According to a study by the South Korean Financial Supervisory Service (FSS) and the South Korean Financial Intelligence Unit, seven out of ten crypto exchanges that closed in the country were unable to return money to customers.

The report found that six of the seven cryptocurrency exchanges that did not return money to customers did not notify them in advance of their plans to cease or suspend operations. Even if problematic sites are ready to return digital assets to users, only one or two employees are entrusted with managing this process, which causes extreme inconvenience and significantly delays payments.

Researchers have found that South Korea ranks third in the world in terms of cryptocurrency market. In the first half of 2023, more than 6 million Koreans (more than 10% of the country’s population) were trading cryptocurrencies on registered exchanges. In addition to major cryptocurrencies such as Bitcoin, Korean traders often invest in little-known and risky crypto assets. This trend increases the risk of financial losses for investors, the department fears.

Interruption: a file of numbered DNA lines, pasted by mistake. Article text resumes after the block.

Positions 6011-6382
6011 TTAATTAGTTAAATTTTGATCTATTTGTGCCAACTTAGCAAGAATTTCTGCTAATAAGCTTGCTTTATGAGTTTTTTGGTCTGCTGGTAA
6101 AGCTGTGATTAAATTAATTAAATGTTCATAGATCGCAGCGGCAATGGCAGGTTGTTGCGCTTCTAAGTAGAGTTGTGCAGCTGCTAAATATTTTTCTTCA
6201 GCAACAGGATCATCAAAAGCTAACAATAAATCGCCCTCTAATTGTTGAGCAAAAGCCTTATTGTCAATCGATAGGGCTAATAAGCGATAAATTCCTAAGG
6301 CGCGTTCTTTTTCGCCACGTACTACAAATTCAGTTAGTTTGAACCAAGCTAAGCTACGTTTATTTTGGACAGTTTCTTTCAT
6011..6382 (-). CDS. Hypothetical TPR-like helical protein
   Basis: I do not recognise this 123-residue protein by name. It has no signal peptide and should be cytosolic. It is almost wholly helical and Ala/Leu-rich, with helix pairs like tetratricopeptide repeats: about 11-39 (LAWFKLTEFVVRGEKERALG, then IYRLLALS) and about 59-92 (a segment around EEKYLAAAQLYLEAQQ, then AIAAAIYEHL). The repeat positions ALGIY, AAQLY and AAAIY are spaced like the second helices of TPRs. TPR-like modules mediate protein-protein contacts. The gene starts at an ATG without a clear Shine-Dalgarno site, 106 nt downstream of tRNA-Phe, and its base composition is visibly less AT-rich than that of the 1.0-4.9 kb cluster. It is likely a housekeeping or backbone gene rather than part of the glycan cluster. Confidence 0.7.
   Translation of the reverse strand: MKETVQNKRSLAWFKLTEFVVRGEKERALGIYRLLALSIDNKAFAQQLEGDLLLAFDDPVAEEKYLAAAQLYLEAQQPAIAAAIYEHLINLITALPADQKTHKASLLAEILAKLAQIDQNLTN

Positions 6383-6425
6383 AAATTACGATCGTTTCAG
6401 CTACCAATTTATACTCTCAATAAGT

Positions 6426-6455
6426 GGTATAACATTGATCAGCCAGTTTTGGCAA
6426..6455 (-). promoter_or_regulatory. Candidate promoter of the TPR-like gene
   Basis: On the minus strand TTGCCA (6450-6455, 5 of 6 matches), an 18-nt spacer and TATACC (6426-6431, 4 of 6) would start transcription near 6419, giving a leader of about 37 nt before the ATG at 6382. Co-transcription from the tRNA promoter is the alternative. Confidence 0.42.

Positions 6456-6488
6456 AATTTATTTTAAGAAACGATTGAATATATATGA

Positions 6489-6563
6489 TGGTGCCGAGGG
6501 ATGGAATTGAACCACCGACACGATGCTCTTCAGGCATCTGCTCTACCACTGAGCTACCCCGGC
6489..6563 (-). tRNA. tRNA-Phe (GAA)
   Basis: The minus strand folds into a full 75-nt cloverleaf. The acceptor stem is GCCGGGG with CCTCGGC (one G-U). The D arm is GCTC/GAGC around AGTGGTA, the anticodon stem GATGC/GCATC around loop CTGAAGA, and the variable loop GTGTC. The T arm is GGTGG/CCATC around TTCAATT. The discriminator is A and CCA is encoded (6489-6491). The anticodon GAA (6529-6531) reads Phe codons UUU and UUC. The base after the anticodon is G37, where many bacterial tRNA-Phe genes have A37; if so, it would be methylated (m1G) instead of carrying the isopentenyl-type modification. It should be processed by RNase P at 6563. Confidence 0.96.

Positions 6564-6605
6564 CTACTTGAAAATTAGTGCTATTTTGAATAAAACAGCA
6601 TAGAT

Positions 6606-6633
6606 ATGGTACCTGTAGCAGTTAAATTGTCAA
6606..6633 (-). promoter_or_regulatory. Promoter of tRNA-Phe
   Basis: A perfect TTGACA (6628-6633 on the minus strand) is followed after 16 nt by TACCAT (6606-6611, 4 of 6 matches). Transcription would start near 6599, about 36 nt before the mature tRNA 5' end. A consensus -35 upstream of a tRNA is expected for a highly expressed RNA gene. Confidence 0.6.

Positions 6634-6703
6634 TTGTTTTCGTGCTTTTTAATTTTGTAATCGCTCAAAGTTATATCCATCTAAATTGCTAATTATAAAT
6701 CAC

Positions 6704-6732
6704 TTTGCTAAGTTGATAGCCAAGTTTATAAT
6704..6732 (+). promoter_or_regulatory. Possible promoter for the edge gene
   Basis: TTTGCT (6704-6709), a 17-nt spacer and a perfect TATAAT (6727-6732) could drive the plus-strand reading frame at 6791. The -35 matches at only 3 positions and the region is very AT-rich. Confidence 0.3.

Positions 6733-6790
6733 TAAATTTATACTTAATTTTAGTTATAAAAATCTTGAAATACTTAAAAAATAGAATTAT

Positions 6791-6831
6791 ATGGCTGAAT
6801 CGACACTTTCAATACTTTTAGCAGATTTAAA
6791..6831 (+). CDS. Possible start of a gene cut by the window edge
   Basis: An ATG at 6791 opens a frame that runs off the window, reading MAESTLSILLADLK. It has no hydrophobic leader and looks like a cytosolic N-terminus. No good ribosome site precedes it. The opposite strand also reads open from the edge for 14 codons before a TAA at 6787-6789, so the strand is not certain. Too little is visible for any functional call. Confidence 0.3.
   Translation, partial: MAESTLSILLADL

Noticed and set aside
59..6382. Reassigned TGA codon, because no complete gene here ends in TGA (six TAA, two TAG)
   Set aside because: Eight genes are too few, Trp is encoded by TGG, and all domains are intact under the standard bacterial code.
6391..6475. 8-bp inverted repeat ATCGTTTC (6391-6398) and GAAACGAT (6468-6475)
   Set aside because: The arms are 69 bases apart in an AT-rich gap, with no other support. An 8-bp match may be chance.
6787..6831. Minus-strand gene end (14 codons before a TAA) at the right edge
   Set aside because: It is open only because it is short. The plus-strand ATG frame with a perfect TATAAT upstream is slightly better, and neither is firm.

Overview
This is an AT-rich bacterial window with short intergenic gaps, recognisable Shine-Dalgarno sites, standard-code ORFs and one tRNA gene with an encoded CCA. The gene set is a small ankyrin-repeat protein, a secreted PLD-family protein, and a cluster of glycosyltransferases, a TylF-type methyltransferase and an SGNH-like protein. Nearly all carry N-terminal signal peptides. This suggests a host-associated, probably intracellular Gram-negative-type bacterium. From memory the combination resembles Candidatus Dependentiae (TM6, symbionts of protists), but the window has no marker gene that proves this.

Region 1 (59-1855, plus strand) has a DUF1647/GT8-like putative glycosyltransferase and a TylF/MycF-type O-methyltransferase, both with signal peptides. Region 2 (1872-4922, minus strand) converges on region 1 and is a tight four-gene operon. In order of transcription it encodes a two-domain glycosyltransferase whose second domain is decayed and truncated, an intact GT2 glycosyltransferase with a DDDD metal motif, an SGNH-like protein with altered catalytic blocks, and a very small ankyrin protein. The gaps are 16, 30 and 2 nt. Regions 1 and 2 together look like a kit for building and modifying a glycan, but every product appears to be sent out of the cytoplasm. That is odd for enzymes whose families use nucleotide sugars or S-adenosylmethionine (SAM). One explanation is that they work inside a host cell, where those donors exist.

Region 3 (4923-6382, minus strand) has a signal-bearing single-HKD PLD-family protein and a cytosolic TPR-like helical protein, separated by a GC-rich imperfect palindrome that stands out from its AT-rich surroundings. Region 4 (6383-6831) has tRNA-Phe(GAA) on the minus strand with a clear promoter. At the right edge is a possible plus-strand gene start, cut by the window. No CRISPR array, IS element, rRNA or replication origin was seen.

Therefore, the FSS stated the need to create a strong legal framework to protect investors and called for stricter oversight of the crypto industry. To develop financial guidance, FSS works closely with other regulators, with a particular focus on preventing illegal activity in the emerging digital asset market.

In April, South Korean authorities began discussing the possibility of creating a department to investigate cryptocurrency crimes. In the same month, South Korea’s Financial Services Commission (FSC) promised to tighten requirements for listing altcoins on local trading platforms.